A good story is able to bewitch the reader and bring imagination to life. Typically, it can do this all by itself with only the words on the page and perhaps the illustrations that accompany it.
Sometimes, however, we can make that delight even more tangible with this simple bag of tricks.
What is a story sack?
So, just what are story sacks? Stated simply, a story sack is a collection of physical items and activities related to a particular tale and the themes it covers.
Gather those things together, put them in a big, cloth sack and hey presto! You have a story sack.
The importance of story sacks
Story sacks can be used by anyone, including parents. They are particularly useful, however, for teachers when it comes to introducing a new story to little ones. But don’t think they’re just for younger children either. Given the right book and contents, a story sack can be just as engaging for pupils right across the primary age spectrum.
Ready-made or handmade story sacks?
Story sacks can be bought … for a price. If you’re lucky, there might be a library near you that provides ready-made story sacks for free. Failing that, it is easy to make cheap story sacks of your own with a large cloth bag.
That doesn’t mean home-made versions are an inferior option – in fact, they could well be better because you can make them both personal to you and tailored to the needs and interests of your class. One thing is certain, though: the creation of an effective story sack begins with at least one thorough reading of the book in question.
Ingredients – telling the story
What you include with your story sack resources is largely up to you. However, here are a few things that have regularly been shown to be useful. Apart from the book (of course), you could include items to represent the main character or characters, such as soft toys, puppets, action figures – even cardboard cut-outs.
Add some props such as costumes (no need for full outfits – even, say, a mask for a highwayman would do) or key items from the story. Objects, including photos or postcards, to represent the location might also help to set the scene. A copy of an audio recording of the book or even a video would also be appropriate.
Ingredients – responding to the story
Your story sack resources don’t have to just support the telling of the tale. It’s often a good idea to include items that help pupils to respond to the story or explore its themes further. For example, you could include a non fiction book or two that could answer questions about aspects of the characters or the setting.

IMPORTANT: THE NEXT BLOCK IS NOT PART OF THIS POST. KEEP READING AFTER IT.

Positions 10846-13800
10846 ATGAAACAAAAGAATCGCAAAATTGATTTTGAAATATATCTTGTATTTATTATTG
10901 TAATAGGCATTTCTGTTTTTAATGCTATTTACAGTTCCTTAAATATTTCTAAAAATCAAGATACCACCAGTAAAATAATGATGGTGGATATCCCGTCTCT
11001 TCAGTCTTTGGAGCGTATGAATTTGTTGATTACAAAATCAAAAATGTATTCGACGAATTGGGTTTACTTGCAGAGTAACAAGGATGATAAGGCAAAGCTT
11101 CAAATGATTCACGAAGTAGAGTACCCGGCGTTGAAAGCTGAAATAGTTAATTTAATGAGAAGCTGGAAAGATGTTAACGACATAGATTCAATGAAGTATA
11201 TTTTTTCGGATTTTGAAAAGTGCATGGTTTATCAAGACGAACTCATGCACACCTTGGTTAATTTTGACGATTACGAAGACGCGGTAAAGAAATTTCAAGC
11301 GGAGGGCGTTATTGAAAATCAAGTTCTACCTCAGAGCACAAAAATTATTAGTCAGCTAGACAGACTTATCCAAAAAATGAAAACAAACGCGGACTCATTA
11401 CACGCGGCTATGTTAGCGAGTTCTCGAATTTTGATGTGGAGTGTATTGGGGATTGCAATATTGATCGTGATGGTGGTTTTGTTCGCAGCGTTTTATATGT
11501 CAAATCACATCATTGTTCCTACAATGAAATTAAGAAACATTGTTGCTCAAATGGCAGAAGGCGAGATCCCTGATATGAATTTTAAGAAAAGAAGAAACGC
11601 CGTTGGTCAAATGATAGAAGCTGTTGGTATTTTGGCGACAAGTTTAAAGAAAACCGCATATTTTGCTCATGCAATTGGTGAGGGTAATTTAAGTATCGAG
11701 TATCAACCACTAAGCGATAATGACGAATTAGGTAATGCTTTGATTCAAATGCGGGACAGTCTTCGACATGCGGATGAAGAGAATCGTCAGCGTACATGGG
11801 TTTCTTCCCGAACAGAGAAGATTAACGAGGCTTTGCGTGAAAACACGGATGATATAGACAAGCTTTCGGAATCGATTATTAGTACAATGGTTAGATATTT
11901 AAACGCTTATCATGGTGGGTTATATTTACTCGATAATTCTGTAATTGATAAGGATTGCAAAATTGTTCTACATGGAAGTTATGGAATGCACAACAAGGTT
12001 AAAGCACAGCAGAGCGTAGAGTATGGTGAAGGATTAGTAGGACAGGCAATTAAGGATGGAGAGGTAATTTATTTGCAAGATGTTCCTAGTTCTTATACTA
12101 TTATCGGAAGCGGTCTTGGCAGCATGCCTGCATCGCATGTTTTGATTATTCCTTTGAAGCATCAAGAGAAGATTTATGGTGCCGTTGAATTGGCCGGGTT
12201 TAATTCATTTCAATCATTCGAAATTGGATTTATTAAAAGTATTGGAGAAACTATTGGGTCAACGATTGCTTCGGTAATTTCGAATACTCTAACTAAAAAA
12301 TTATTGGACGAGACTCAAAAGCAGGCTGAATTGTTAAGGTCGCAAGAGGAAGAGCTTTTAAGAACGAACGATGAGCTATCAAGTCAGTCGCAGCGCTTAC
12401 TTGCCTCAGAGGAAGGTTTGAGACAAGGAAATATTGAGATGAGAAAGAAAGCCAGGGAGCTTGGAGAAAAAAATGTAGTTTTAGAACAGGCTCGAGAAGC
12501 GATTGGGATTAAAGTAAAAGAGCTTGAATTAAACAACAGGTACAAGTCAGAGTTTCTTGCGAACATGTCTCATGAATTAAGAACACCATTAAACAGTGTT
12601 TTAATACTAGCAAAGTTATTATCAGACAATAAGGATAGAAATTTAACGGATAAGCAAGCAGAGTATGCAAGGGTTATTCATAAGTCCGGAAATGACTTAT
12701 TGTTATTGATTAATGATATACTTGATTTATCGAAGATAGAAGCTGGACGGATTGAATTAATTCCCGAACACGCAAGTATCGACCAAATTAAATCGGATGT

You could also include activities, such as craft projects, or materials to help pupils write their own narrative based on the book. For example, we offer story telling cards for both Key Stage 1 and Key Stage 2 to help pupils develop their own characters and settings and establish their story structure.
We also have a ‘Getting the Setting’ pack that encourages them to focus on interesting details of their story locations, plus a ‘Hero’s Journey’ planning pack to support with the plotting of a quest-style adventure.
Story sack ideas
Now you know how to make a story sack, you’ll want some suggestions for how to use it effectively. Once again, it is largely up to you; the main thing is to give it a sense of mystery and wonder.
If you had a tradition of Christmas stockings (or similar) throughout your childhood, you will remember the thrill of seeing and even feeling a bulging, cloth-enveloped collection of unknown goodies.
Assuming you had the self-discipline not to just tip it out onto your bed, you will probably remember the joy of taking one item out at a time and examining it carefully before reaching in for the next.
Try to replicate that feeling as you unpack the sack. If you can successfully express excitement, it is likely that some of that delightful anticipation will be transferred to your class.
Fun reading activity idea
You can start with the book, then gradually extract various props and costumes as you go along, possibly as you are telling the story.
Alternatively, why not pick out some of the items first and get your class to exercise their predictive or deductive skills to guess what the story might be about or even name the title in the case of well-loved or traditional tales?
Keep the story sack going throughout the reading
There might be a temptation to unpack the whole thing right at the beginning and then almost forget about the sack. However, don’t underestimate the staying power of the story sack.
By packing everything back into the bag after each session then pulling out the items you have already revealed at the beginning of the next, you can create your own ‘Previously on …’ feeling, reminiscent of a TV series.
Making the story sack work in school
The more imagination and novelty you put into your story sack ideas, the richer their writing is likely to be. Even so, they might still need a little help to get their creative juices flowing. Our Key Stage 2 Story Starters writing posters might help there and could be last thing you produce from the depths of the sack.
Ultimately, you will be using your story sack as a vehicle for promoting a level of engagement with the text that inspires your pupils to produce quality writing of their own. If you can pull that out of the bag, it will all have been worthwhile.